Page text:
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Giving Up Alcohol: 4 Months Without Alcohol, 8 Months To Go.

Four months without alcohol is, as expected, offering me some turbulent emotions and mind chatter. I apologise if this post doesn’t make sense. Symbolically, Melbourne’s weather has turned to shit just as I flood with emotions of every type. Our steel shed rattles as high winds are blowing all sorts of thoughts around, threatening to knock everything down. Interestingly enough, it is the exact thing bringing forward such wild and uncertain thoughts that is also fetching a sort of clarity I don’t think I have ever seen. Read on. Let’s see where this takes us!

drunk steve

It wasn’t rare that I was 10 cans down and well into “drunk Steve” antics. This was a fun day but life without alcohol is proving just as, if not more entertaining.

A record of my time sober

I’m going to start here with a reminder (mostly for myself) of why I’m writing these sobriety posts. As I’ve mentioned in other posts, writing helps me further analyse what’s going on. To be able go back these posts in months to come could be the make or break in reaching my goal of 366 days of sobriety. But, like finding an egg inside another egg, these posts could be the catalyst for you, or someone you know, to re-think the relationship with alcohol.

My mind is racing, raging and disorderly

Previous attempts without alcohol somewhat prepared me for what’s happening right now. Alcohol had become such a huge part of my life. When I challenged myself to a hundred days sober a few years ago, it was my inability to manage my thoughts that forced the drink back into my hand. Alcohol had become a trigger for me to ‘switch off’ and without it, I have not stopped. Unfortunately, this hasn’t meant huge productivity either. I’m in between probably fifty different tasks and projects that each have their own anxieties attached deeming them impossible.

I prepared for living without alcohol, right?

Damn straight! This was never going to be easy. That’s why it was called a challenge. Highlighting moments I was fairly certain I would hit ensured they weren’t a surprise. Setting goals was another. But being fine with not reaching them when I wanted was just as crucial as the goal itself. With moods changing just as quick as an F1 pitstop, not every target would be always visible. That is OK.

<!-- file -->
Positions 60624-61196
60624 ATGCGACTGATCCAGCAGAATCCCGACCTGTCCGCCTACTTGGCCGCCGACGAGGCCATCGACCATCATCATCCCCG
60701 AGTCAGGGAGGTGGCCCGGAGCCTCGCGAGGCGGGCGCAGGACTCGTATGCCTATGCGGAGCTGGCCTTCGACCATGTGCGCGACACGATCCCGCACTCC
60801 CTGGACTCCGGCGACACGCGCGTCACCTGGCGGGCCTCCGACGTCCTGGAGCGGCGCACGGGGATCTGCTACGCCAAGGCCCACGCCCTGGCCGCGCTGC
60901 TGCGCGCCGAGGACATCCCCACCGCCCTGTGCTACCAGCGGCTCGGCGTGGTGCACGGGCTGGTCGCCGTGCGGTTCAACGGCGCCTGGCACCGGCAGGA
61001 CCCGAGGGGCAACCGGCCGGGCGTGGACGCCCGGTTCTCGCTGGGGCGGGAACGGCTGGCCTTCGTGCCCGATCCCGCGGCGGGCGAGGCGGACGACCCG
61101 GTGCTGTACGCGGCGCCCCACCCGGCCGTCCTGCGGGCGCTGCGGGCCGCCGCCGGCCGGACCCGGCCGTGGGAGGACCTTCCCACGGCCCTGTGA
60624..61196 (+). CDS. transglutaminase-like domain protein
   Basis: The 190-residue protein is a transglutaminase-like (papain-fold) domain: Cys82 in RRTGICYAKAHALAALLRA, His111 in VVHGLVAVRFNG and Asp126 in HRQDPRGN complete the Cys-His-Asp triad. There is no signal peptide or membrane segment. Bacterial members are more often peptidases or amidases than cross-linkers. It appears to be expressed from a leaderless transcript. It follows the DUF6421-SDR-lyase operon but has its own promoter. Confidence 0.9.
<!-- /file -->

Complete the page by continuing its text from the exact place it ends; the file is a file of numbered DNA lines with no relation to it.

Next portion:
Clearing Paths for Mental Health

Managing my mental health has been a battle my whole life. A manic depression diagnosis was thrown around for a while due to the huge variance between highs and lows. “A firecracker! You never knew when you’d be set off.” There’s been a few more times this month that have taken a little more effort to get through. Rage builds within and rapidly rises to front and centre at the shortest notice. I’ve been most impressed with myself for, and I can only attribute it to being sober, stepping back for a moment to let the irritation pass.

Clarity of mind from a life without alcohol. Bringing the analysis to the forefront in real time, as it happens has managed and prevented emotions tipping over beyond where they need to be. Anger I believe, is one of the strongest emotions and when used efficiently can be a catalyst for huge achievement. Like a toddler unable to cope, when I was drinking I would just break stuff. Sober, I am learning better ways to harness the rage within. Deadlifts, for example.


Covid-19 is causing some boredom for a number of people, myself included. A few moments this month have had me thinking of the drink a bit more, purely out of boredom. It was something I’d use to fill the gaps in time. There may be nothing wrong with that but for my own personal experience, drinking just to fill in the time would lead to more problems, less productivity and a lot less money in my wallet. Those goals I mentioned before became the options to break the boredom. If not completing them, reorganising and reevaluating them and understanding their why. Again, just more clarity.


This is the start of May. These are unchartered waters and I’m not sure what is ahead. The next 8 months could be simple or they could be tougher than anything I’ve ever attempted. After 4 months sober, I’m ready and pumped on forging new pathways. If you have any tips to staying on track and remaining sober, leave your thoughts in the comments.